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This publication explores how the international Nile perch fish chain should or can be organised to improve both welfare of local communities, sustainability of the fisheries and quality of the fish. Primary producers face a number of bottlenecks such as poor access to production facilities, ineffective enforcement of sustainable practices, lack of market (price) information, competition with international markets and degradation of the fisheries that lead to increasing food insecurity problems.
In order to improve sustainability and quality, primary producers are open to contracts that enable them better access to production facilities and price information, and also to better integrate them into international channels. Sustainable practices can or should be part of these contracts. Although the downstream channel members and other stakeholders were not fully aware of the complexity and gravity of the upstream problems, they appeared to be willing to help to improve the situation at Lake Victoria.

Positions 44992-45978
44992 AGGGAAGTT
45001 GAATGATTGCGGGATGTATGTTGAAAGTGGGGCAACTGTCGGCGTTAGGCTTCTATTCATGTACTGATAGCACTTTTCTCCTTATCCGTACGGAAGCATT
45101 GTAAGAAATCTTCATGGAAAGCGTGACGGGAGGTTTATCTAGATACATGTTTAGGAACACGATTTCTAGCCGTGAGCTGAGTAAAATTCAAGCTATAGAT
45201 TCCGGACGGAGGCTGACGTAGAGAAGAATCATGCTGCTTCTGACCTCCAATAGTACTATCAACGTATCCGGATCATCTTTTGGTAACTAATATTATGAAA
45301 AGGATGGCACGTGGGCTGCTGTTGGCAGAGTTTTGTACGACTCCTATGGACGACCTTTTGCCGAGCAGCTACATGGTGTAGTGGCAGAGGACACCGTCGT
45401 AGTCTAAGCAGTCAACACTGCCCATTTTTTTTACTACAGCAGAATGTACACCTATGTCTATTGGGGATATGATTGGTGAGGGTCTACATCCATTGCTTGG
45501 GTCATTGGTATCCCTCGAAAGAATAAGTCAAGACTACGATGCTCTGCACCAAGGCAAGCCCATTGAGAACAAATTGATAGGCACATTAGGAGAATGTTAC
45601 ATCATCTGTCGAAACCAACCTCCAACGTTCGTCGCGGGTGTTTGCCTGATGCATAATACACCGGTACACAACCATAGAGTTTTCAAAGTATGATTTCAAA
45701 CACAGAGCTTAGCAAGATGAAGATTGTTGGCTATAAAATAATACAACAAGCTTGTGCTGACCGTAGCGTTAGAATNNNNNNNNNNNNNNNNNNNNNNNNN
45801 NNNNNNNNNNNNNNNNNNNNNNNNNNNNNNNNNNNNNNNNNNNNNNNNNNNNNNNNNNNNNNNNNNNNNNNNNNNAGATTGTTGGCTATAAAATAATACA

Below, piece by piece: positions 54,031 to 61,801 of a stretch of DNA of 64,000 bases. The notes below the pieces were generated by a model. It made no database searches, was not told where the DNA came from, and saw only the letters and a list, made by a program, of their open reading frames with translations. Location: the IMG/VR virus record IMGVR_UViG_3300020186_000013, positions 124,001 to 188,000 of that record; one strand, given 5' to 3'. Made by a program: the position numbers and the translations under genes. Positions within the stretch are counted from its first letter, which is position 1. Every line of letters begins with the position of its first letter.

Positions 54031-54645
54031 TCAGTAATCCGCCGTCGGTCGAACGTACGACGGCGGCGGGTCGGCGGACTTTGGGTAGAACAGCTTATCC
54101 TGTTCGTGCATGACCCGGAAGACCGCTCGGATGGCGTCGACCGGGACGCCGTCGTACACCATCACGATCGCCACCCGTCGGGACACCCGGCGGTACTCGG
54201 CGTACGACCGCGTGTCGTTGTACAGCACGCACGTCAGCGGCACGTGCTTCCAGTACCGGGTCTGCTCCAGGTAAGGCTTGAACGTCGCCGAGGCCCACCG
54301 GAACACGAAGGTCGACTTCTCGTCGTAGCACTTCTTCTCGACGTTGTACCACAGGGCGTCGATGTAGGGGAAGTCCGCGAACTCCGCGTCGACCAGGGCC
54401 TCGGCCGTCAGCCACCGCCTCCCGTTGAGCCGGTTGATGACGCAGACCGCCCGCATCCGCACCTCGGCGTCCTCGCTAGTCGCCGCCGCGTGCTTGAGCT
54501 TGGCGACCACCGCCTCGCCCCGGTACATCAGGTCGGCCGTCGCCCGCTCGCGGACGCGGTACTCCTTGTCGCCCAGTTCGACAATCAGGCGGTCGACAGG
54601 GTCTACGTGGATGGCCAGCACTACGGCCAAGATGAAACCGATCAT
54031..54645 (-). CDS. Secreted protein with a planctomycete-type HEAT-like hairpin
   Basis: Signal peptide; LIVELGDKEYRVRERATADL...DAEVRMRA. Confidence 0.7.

It is therefore a corporate social responsibility for the downstream channel members, as well as nature conservation organizations and the donor community, to empower the primary producers and local communities in developing countries to implement welfare, sustainability and quality-enhancing practices. This publication outlines several mechanisms to achieves these goals.